* Government to cut domestic borrowing after Eurobond
* Cutting local borrowing seen lowering rates
* Eurobond gives firms benchmark for foreign borrowing (Adds details on planned new international issue)
By Duncan Miriri
NAIROBI, June 25 (Reuters) - Kenya plans to tap international markets again in the new financial year and may opt for an Islamic bond after its debut $2 billion Eurobond was heavily oversubscribed, the finance minister said on Wednesday.
President Uhuru Kenyatta told the same news conference that funds raised via last week’s Eurobond would cut the government’s local borrowing requirement, which would in turn help reduce interest rates.
The Eurobond, split into a $500 million five-year tranche and a $1.5 billion 10-year tranche, drew bids of $8.8 billion. The president and finance minister described the sale as a vote of confidence in Kenya’s economy and said it showed there was international appetite for Kenyan debt.
“In the next financial year, we have programmed some amount we would like to borrow externally through the capital markets,” finance minister Henry Rotich said. Kenya’s new financial year begins on July 1.
“But we are going to diversify, we may look at other (types of instruments) that is like sukuk bond, diaspora bonds or other denominations. So we are still engaging on what other financial products are out there,” he added.
Rotich and the president both said the Eurobond would provide a benchmark for Kenyan firms seeking to access funds on international markets, while also helping the government cut the amount it needs to raise on local markets to fund the budget.
“By accessing these external funds, we will reduce government borrowing from the domestic markets, thereby helping drive down interest rates which should boost investment, spur economic growth, provide more employment opportunities to our people,” said Kenyatta.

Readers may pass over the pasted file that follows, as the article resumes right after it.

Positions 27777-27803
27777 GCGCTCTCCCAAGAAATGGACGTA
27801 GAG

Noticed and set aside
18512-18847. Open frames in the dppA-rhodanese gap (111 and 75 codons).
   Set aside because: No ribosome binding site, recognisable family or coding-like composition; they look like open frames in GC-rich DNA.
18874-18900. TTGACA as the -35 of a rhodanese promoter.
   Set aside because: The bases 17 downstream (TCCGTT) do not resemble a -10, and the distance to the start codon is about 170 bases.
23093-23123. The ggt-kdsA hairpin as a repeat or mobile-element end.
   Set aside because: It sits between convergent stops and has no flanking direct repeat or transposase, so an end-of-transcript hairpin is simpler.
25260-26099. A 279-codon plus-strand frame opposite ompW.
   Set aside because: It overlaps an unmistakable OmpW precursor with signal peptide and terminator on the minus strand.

He said the government would revise down its domestic borrowing plans for the year starting on July 1, but did not give figures. Rotich said it was not yet possible to say by how much the target would be lowered.
The budget for 2014/15 announced in June anticipated a budget deficit of about 7.4 percent of gross domestic product and local borrowing of 190.8 billion shillings ($2.18 billion), or 4.1 percent of GDP.
External financing was seen at 149.6 billion shillings ($1.71 billion), or 3.2 percent of GDP.
Rotich said a new reference rate for banks, called the Kenya Banks Reference Rate, would be set by the central bank and would lead to a reduction in commercial lending rates. The central bank has said the rate would be set for the first time July 8.
All lenders would be required to use that as a base rate, in a departure from the current system where banks set their own base rate, before adding a premium based on credit profiles.
“Banks will have that latitude to vary (the premium) depending on the creditworthiness of any customer so that does not force them to price all customers the same,” Rotich said.
The new rate would be calculated by looking at the average of the central bank’s main lending rate and the average yield on the benchmark 91-day Treasury bills every six months.
$1 = 87.5500 Kenyan Shillings Additional reporting by Drazen Jorgic; Writing by Edmund Blair; Editing by Catherine Evans